Canadians talk about projects as a "piece", I quite like that because it makes you think of each project or intervention as a discreet "piece" of work, with its own aims, goals and outcomes. Even if the intervention is tiny, such as individual white boards for inpatients to keep them informed about staff and daily activities, simple but the health literacy gain is huge. I have collected many pieces for my utopia here in Canada and now I'm off to find more in the US.
At the airport now and the tarmac looks like a lake and the tiny plane that will carry us to Boston is barely visible through the shroud of rain. Nevertheless Montreal is a beautiful city and anyway, my business here is about meeting people, the kind of tourism that doesn’t rely on weather.
Saturday, April 16, 2011
Yesterday met with Health Canada (the federal health body) and the Canada Public Health Association; a non-government body for public health and a significant driver behind health literacy in this country. In fact, the document A vision for health literacy in Canada - (http://www.cpha.ca/uploads/portals/h-l/report_e.pdf), produced by the CPHA, is a seminal one for health literacy in this country.
Thursday, April 14, 2011
Wednesday, April 13, 2011
I met with the director of digital marketing who is working on the redevelopment of the Women’s Health Matters website. The site has undergone a lot of change over the last decade mostly in response to the changing needs of consumers and the ways in which people access the internet and search for information. As an example, Margaret said that people won’t trawl through documents about how to use a website anymore – we have to assume that people will just go looking for what they want and websites have to accommodate that. Margaret has only been in the position for a year; her background is in web marketing and she has mostly worked in the private sector. She brings a particular and dynamic perspective and is clearly working on creating a site that is sustainable and strong despite any possible funding fluctuations. Funding and resourcing projects this big is always going to be a challenge for public hospitals even though there is strong evidence that good information has the effect of reducing the resource drain in clinical areas. Maybe hospitals should be rewarded for initiatives that keep people away. A whimsical thought I admit but merit there somewhere. The Women’s College Hospital has established a funding arrangement with one of the two major pharmacy retailers in Canada (which has a particular women’s health bent).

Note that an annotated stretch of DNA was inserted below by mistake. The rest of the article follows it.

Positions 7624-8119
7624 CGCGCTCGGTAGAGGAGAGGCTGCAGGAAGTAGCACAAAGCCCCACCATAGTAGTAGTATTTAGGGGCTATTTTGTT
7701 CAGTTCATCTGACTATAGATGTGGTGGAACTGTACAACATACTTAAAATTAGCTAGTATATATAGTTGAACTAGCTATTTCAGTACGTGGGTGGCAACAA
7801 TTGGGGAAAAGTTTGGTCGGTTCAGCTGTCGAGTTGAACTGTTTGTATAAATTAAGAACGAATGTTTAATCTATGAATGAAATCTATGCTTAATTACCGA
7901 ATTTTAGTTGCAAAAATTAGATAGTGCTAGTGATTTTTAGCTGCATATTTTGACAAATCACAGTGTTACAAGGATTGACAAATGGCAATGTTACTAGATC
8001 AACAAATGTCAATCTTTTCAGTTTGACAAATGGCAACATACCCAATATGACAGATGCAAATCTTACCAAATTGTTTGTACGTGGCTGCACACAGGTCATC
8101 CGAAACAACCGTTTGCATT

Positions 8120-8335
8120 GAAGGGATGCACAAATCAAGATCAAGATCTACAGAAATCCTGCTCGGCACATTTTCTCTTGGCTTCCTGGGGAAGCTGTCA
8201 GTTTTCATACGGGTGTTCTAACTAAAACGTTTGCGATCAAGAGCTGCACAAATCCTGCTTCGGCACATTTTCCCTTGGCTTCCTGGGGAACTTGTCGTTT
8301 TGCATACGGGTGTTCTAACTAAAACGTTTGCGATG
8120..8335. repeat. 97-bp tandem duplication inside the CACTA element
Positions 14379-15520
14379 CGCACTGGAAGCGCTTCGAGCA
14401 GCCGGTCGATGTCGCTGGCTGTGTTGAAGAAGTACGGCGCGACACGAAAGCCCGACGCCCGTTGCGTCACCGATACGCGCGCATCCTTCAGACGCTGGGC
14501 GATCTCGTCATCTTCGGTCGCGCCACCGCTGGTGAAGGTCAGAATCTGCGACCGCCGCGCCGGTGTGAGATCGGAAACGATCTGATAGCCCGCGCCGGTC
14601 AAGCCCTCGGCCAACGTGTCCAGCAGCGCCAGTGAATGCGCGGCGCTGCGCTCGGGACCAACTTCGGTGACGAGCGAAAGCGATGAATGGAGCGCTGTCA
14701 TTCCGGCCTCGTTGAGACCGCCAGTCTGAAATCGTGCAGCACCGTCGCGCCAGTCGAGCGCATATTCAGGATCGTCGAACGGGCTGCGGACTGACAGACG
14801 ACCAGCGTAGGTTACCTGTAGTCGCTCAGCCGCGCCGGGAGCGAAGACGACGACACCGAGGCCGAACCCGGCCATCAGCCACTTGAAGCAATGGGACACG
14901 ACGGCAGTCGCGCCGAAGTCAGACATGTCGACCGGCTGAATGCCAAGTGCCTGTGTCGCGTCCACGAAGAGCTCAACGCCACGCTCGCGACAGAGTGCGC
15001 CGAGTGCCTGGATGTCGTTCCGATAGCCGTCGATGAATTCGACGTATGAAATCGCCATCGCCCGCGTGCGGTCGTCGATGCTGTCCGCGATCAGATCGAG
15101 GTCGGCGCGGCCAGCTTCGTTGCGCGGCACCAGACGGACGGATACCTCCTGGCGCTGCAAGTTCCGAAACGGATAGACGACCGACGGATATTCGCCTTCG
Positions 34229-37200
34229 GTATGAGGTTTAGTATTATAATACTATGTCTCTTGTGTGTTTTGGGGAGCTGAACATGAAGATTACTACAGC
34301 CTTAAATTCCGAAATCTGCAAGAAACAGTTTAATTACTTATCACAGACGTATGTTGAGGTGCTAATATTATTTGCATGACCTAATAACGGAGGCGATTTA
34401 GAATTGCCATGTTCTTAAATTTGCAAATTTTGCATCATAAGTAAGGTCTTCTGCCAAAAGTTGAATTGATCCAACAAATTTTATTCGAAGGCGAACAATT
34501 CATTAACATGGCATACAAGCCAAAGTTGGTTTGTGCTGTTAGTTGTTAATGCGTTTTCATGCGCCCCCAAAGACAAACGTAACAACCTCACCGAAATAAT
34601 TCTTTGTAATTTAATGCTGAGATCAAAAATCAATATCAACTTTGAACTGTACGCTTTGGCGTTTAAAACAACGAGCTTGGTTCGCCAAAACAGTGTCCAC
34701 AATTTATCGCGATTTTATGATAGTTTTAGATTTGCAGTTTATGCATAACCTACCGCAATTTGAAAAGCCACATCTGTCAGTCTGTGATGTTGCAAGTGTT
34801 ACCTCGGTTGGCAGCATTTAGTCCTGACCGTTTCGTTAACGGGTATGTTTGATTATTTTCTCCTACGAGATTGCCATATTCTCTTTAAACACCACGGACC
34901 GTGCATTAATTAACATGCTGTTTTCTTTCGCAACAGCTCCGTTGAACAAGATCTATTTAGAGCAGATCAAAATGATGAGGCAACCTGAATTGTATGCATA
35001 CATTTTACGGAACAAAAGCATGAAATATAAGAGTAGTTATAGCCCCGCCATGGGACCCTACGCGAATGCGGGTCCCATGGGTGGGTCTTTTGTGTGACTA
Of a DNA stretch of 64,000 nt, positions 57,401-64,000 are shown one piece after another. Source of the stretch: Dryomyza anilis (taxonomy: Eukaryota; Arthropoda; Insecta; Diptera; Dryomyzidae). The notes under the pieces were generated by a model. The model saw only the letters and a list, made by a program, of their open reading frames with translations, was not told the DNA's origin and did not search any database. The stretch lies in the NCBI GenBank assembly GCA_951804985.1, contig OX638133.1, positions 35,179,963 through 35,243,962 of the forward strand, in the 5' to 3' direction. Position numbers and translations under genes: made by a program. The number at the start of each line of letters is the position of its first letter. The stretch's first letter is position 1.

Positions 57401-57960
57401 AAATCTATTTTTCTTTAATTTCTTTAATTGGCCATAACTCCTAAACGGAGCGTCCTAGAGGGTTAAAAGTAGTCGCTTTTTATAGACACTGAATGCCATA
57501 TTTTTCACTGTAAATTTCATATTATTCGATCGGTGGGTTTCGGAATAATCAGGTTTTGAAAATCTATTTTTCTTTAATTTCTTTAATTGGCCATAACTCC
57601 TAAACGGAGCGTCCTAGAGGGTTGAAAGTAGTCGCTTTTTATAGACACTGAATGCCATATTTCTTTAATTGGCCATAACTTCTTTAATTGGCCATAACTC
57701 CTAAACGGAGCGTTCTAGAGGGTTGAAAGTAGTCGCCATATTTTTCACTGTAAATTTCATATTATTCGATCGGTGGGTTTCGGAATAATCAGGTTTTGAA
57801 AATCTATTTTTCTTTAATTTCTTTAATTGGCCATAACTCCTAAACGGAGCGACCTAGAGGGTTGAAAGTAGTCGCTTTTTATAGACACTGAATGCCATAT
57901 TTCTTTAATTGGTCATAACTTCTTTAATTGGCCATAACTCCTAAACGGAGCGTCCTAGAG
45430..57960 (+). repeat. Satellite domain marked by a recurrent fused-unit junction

The hospital has been experimenting wth the idea of online interventions for women. In collaboration with the Princess Margaret Hospital they developed an online support and education program for women with gynaecological cancers about sexuality. It's a closed group that runs for 12 weeks and introduces a new topic each week. At the end of the topic a number of questions are asked on the participants in order to stimulate discussion. Catherine Classen, Director on Mental Health at the Toronto General is one of the collaborators and talked about said that work has been done to evaluate this model but an bigger study is being considered off into the future.
Finally, Toronto General has a Director of Equity and Consumer Engagement. How fantastic is that! Someone responsible for equity and engaging community with equity in mind! It's a new position and is currently filled by a great woman, Angela Robertson - her role she says is to resource and design initiatives to enable access to hospital services. Specifically for marginalised populations who are differentially impacted based on the social determinants. Her community engagement then is about developing community partnerships with equity and access in mind. A key initiative is her convening tables where community, government, health come together to sort out issues of access - health literacy in action across portfolios. Great stuff.